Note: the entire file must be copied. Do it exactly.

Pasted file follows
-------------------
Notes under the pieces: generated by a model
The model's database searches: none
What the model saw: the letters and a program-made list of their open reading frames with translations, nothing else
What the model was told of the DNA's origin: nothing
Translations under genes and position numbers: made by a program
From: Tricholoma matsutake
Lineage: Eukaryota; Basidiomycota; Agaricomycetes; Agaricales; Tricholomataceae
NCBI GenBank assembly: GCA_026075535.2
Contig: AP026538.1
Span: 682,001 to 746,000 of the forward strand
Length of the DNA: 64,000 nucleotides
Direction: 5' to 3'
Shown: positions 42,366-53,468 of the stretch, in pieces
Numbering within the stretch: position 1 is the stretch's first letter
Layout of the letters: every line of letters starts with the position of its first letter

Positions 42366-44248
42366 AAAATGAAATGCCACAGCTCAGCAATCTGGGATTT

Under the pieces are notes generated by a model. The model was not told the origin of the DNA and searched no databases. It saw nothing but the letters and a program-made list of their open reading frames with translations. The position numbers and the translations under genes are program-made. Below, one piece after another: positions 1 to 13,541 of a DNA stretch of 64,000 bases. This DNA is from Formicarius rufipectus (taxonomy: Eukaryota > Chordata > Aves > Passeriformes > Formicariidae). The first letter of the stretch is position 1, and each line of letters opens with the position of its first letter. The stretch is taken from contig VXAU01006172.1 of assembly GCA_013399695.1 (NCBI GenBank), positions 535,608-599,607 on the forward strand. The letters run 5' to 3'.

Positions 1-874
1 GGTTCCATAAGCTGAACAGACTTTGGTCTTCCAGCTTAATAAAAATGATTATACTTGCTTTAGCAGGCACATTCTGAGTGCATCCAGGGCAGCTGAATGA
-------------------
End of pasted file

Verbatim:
Notes under the pieces: generated by a model
The model's database searches: none
What the model saw: the letters and a program-made list of their open reading frames with translations, nothing else
What the model was told of the DNA's origin: nothing
Translations under genes and position numbers: made by a program
From: Tricholoma matsutake
Lineage: Eukaryota; Basidiomycota; Agaricomycetes; Agaricales; Tricholomataceae
NCBI GenBank assembly: GCA_026075535.2
Contig: AP026538.1
Span: 682,001 to 746,000 of the forward strand
Length of the DNA: 64,000 nucleotides
Direction: 5' to 3'
Shown: positions 42,366-53,468 of the stretch, in pieces
Numbering within the stretch: position 1 is the stretch's first letter
Layout of the letters: every line of letters starts with the position of its first letter

Positions 42366-44248
42366 AAAATGAAATGCCACAGCTCAGCAATCTGGGATTT

Under the pieces are notes generated by a model. The model was not told the origin of the DNA and searched no databases. It saw nothing but the letters and a program-made list of their open reading frames with translations. The position numbers and the translations under genes are program-made. Below, one piece after another: positions 1 to 13,541 of a DNA stretch of 64,000 bases. This DNA is from Formicarius rufipectus (taxonomy: Eukaryota > Chordata > Aves > Passeriformes > Formicariidae). The first letter of the stretch is position 1, and each line of letters opens with the position of its first letter. The stretch is taken from contig VXAU01006172.1 of assembly GCA_013399695.1 (NCBI GenBank), positions 535,608-599,607 on the forward strand. The letters run 5' to 3'.

Positions 1-874
1 GGTTCCATAAGCTGAACAGACTTTGGTCTTCCAGCTTAATAAAAATGATTATACTTGCTTTAGCAGGCACATTCTGAGTGCATCCAGGGCAGCTGAATGA